Tim Lewis: If you’re the sort of person who doesn’t know that there’s all these other books about, then you can create something, fully unaware that it’s really terrible compared to everything else that’s available, because you’ve never read anything else available. But the fact that you’re so confident about it can make that book a success, or that product a success.
Tim Lewis: So for the rest of us who aren’t necessarily isolated and not very good at sort of faking confidence, I suppose there’s a couple of options. One is to try and fake the confidence. They use various exercises to try and understand just how good your book is.
Tim Lewis: The other thing I suppose that works, and it’s one of the reasons why people recommend nicheing down into a topic is that there’s gonna be a lot less competition in a niche, and also the fact is that it’s a lot easier to be confident about something when it’s very specific.
Tim Lewis: So that’s kind of why I use this example of this guy with this book from the 1970s, there’s hardly anybody gonna be writing a book like that, so there’d be very little competition, so more likely to have confidence in your book.
Tim Lewis: The problem with niching of course is that you are limiting your market, but I think confidence is kind of like a chain reaction sort of thing, so if you get confidence from writing a very niche book, and then move up to a slightly wider niche, and build up confidence that way.
Tim Lewis: The other alternative is to literally try and learn to fake it until you make it. This is something I’ve been trying to do recently, it’s to overcome your natural instinct to try and downplay things. This doesn’t even have to be … You don’t actually have to be confident, just have to be able to spot those cases where you show a lack of confidence through what you say and what you do, and just trying and eliminate those habits from your daily life.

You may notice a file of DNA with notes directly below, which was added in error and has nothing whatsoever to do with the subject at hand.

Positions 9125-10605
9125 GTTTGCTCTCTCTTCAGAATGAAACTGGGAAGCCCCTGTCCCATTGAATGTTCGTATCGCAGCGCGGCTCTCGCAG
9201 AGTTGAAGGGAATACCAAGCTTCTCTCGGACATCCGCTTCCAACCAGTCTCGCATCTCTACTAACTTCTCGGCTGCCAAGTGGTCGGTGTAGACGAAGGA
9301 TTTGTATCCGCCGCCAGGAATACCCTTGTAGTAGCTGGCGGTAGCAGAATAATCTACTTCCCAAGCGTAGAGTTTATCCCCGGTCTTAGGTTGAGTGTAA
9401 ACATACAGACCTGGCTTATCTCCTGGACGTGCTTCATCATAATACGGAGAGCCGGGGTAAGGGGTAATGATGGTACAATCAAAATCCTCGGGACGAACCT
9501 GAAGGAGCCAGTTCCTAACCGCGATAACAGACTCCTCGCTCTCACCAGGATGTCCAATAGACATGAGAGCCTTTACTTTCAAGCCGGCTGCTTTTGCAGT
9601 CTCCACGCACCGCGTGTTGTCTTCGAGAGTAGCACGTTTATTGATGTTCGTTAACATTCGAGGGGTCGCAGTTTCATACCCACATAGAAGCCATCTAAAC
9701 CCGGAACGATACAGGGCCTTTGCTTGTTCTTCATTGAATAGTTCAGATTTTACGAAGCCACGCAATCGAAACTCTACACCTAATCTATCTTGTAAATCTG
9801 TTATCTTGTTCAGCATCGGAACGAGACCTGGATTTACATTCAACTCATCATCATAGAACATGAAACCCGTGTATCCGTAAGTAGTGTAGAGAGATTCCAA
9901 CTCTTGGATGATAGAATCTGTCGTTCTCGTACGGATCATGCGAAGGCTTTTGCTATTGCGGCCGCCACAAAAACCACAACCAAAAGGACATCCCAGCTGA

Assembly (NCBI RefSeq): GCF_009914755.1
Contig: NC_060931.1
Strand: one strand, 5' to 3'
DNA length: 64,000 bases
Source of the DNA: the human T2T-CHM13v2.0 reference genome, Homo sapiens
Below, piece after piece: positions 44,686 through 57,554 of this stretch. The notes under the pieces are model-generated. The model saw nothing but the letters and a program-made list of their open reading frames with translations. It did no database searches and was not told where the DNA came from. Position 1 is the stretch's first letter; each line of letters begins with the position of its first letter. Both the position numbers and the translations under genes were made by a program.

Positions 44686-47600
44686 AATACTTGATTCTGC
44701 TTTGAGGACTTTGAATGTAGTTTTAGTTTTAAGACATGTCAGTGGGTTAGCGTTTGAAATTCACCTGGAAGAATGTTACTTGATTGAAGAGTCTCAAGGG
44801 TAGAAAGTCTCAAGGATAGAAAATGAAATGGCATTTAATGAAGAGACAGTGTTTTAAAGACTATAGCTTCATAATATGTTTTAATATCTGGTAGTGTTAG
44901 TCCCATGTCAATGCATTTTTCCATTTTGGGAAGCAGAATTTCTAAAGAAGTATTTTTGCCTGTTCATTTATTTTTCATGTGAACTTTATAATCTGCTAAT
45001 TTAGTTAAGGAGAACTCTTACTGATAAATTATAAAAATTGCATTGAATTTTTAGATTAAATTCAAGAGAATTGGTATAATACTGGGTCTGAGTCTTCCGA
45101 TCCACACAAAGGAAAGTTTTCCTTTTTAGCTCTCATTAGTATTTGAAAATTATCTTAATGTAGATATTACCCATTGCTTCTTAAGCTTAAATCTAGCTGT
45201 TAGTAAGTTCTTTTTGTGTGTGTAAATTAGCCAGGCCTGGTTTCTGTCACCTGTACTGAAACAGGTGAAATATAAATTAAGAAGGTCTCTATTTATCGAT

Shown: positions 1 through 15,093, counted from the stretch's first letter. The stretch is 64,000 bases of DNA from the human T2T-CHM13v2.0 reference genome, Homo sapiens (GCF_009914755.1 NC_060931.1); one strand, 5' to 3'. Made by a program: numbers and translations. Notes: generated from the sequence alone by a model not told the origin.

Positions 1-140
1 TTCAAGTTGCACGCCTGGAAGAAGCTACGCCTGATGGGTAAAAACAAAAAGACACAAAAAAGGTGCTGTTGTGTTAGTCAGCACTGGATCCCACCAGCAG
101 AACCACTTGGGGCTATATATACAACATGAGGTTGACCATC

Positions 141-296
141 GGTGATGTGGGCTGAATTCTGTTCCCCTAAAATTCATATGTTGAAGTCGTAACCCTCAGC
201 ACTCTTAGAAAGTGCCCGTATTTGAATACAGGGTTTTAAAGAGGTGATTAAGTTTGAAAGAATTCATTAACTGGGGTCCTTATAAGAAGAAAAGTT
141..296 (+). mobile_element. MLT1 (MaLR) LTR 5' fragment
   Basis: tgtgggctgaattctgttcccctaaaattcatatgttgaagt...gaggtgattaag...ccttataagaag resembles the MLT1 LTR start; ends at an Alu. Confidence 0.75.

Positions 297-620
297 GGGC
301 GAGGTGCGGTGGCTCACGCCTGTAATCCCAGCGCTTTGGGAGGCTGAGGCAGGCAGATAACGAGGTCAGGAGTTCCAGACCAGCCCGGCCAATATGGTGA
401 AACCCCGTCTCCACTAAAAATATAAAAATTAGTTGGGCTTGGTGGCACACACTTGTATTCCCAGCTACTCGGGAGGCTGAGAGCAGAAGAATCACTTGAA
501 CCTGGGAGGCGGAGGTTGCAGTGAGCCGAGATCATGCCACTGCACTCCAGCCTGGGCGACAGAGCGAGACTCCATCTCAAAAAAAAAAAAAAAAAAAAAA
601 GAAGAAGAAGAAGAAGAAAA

Tim Lewis: So don’t second guess. I mean, don’t go round and do a Donald Trump and say, “This is the best book ever and you’ve got to read this.” But certainly don’t say like, “Oh, chapter six is a bit weak.” And don’t do what I did on my last podcast and say that you basically shoved in a load of extra stuff in the middle of a book. But you know what I mean.
Tim Lewis: You have to overcome the language and the body language as well that you use, that shows a lack of confidence. If you removed those, I think that’ll make a bigger difference. Your confidence will grow because people will take your book more seriously. If you’re going up to people and saying, “Here’s a book I wrote in NaNoWriMo and yeah, it’s all a bit sort of rushed, and oh yeah, you probably won’t like it.” Then a lot of people are … Nobody’s gonna remember you, nobody’s gonna even check out the book.
Tim Lewis: Far better to kind of say, “Oh yeah, I was really excited to write this really quite great fantasy story.” And then talk about the book, and kind of like how much you enjoyed writing it, and how much you love fantasy, and then just cut out the kind of like … If people interrogate you about things, then be truthful, but don’t volunteer any negative information about your products.
Tim Lewis: So that’s my little aside about confidence. If you manage to master this, then do tell me how. I’m still trying. I’m fairly confident with my new book, I just need to finish the thing, to be honest. So that’ll be a case study in the realm of confidence. Is there anything you’re doing to sabotage your life by presenting a lack of confidence? If so, have a look at trying to cut it out.